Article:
Vocal Feminisation – Transgender Voice Training

First, let me say it is a personal choice to change your voice when transitioning, and is not a requirement. You may already have a voice you are happy with; if so, that’s great! However, if you do wish to develop a voice that you feel is better suited to the new you, you can do this by working at it with the right vocal coach, or even by yourself with carefully chosen video tutorials on YouTube.

 

Whether you are transgender or working as a female impersonator, you may want your voice to match your appearance. There is no ‘right’ tone or pitch to the female voice. It’s about what’s right for you and what suits your personality (and, to a lesser extent, your body type). Voice usually matches build and height, because your larynx and chest cavity are proportional to the rest of your physical makeup (there are many exceptions to this rule).

 

When you start to live as your true self, there can be times when you feel uncomfortable with the sound of your voice. This can be particularly important to you in new social settings. If you wish to raise your vocal pitch and develop a more feminine voice  – if you have been speaking all your adult life in a deep voice, you’re not going to magically develop a higher voice overnight. This takes regular, consistent practice.

 

The first thing you have to do is listen to yourself. This sounds simple, but we are so used to hearing our voices as they are, we don’t really LISTEN. Record yourself talking and listen to any nuances in your vocal rhythm and pitch, pick out things you like, things you don’t, and get to know your voice. Be aware of your tone when speaking and singing.

 

You should aim for a natural sound, not falsetto high. Lots of women have low voices – mine is very low! – as low as some males, but there is a brighter tone to their sound than men’s voices. Listen to famous females speaking, particularly women with low voices. Become acquainted with the melody of their voices, how they rise and fall on certain words or syllables.

 

Lavern Cox (below) doesn’t speak at a particularly high pitch, but she has a feminine quality to her voice. Going too high can sound like a caricature of a female voice, and you don’t want that. You want something you are happy to live with and that isn’t tiring to produce every day. You want your voice to become natural. When you were a baby and you learned to walk, you had to focus and concentrate on balancing and putting one foot in front of the other, but now you walk without thinking about it. That is the result you should want to achieve from developing your new voice. Your age will also determine a comfortable pitch for you; our vocal pitch drops slightly as we age.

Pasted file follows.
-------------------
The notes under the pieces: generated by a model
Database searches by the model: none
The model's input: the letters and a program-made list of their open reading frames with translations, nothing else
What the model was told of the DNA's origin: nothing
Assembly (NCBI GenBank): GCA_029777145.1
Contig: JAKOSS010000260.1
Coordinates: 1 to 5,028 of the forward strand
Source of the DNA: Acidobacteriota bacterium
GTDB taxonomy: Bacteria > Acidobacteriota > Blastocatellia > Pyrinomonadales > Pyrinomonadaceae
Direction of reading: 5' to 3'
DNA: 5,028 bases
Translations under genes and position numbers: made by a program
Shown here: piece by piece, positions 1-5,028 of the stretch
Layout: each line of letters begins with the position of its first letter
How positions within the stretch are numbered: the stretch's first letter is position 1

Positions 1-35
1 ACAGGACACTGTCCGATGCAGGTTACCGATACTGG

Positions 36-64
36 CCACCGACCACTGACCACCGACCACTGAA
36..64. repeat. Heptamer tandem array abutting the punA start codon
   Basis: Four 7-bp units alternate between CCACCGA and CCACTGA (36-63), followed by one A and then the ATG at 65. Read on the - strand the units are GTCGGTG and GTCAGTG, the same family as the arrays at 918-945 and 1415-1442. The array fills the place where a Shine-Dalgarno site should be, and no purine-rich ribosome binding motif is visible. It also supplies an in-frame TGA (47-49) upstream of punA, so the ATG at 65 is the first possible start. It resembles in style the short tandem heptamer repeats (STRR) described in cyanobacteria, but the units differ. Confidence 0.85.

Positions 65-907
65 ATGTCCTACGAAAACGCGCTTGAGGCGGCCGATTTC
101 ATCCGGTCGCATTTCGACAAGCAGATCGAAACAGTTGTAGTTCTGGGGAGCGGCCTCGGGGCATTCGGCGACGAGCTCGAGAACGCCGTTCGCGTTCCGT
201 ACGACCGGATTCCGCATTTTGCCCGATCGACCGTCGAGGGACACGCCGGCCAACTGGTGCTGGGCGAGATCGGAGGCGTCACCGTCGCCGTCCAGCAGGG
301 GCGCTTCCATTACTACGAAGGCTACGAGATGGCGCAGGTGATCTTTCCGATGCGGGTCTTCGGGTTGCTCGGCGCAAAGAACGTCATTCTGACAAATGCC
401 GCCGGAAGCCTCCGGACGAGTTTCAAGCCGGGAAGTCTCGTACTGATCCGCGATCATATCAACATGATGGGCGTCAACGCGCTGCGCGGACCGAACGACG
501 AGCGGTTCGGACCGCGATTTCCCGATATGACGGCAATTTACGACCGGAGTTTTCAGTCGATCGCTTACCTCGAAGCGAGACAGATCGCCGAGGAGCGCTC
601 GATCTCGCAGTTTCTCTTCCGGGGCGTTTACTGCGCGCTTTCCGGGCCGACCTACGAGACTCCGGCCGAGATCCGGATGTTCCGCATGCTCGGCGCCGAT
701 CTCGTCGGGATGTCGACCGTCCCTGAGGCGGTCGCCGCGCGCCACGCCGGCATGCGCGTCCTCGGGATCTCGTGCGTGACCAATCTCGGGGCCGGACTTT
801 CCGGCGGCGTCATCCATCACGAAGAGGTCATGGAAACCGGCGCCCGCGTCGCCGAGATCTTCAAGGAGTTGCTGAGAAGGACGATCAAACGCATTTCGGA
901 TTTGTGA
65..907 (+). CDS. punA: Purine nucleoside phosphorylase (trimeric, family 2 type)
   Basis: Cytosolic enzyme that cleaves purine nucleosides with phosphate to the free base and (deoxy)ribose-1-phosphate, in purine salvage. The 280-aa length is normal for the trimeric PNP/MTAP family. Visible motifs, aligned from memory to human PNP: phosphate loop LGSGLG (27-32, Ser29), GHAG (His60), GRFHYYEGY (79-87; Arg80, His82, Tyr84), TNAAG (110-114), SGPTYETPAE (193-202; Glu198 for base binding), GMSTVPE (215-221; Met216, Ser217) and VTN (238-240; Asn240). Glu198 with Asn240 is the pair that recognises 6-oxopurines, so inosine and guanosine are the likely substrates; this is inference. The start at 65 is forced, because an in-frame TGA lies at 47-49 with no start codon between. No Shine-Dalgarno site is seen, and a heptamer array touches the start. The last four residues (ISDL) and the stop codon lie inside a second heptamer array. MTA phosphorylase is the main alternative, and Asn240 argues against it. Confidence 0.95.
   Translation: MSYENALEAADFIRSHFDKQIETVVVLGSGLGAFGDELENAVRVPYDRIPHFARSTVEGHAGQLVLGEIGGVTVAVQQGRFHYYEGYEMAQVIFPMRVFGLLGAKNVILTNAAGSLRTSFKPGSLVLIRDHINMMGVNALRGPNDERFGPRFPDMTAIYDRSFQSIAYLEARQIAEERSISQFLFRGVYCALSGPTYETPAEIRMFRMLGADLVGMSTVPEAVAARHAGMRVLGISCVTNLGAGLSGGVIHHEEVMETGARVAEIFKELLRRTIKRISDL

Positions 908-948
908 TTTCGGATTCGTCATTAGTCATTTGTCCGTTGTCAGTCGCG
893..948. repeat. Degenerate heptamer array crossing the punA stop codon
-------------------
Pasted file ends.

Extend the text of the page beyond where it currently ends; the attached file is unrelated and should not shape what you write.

The video below features Isis King and Janet Mock in conversation. They speak at different pitches and tones. Find your signature sound and work at it. When you find it, you will know.

 

 

Practice speaking in different pitches and tones. Mimicking can help you to explore your voice and use it in ways you’re not used to. Switch to your favourite daytime soap and repeat dialogue the female characters say. How high are their voices? Do they pause in particular parts of their sentences? Do they have any particular characteristics to their voices that are their vocal signature? How is their body language?

 

A lot of times, people emphasise what they are saying with their hands or other body parts while speaking. Become a conscious observer of human behaviour. Listen to lots of people, sit at a cafe and eavesdrop on conversations around you. Your ultimate goal is to develop your own signature sound, but this is a fun exercise that opens you up physically and mentally to hearing your voice sound differently to the way it has always been.

 

If you are looking to develop your female voice solely for performance purposes, you might want to focus on soft whispery, overly-feminine voices such as Marilyn Monroe and Dolly Parton. If you impersonate a particular celebrity performer, pay special attention to the melody of their voices and body language while talking. Vocal imitation is a small part of being a great lookalike/soundalike performer.

EXERCISES

 

Think higher! Focus on your voice sitting right in front of your face, in the space between your nose and lips, rather than in your throat. We call this area the ‘mask’ and speaking from here, instead of your throat or chest, helps you maintain a higher pitch with less effort by the larynx.

 

If you still find it difficult to raise your pitch, think higher still! imagine your voice is coming out of your third eye (in the centre of your forehead) like a unicorn horn! Imagine the sound is already outside of your body. You are not trying to push noise out of your mouth, the sound already exists and you are merely maintaining it at the right pitch.

 

Practice reciting poems or short proverbs, and each time you say them, take less breath before talking. You want to make it so even when you are taking a smaller breath, it is still easy to speak. Try not to speak in a false accent, unless you intend on changing your accent altogether. Just focus on the pitch; you want to sound natural.

 

Relax your jaw and do some siren sounds (like an ambulance) while vibrating your lips as you exhale. Keeping your jaw muscles relaxed enables you to add volume and increase resonance in your mouth cavity. Keep a light tone and say a long yawning ‘mi’ sound. Imagine your voice is at the top of a slide or rollercoaster and sliding down.

 

These are just a few suggestions you can start with. If you would like to work with me in developing your voice, either in Palma or via Skype, please send me a message at lessons@voicecoachworld.com

 

Happy singing!

 

Emma

 

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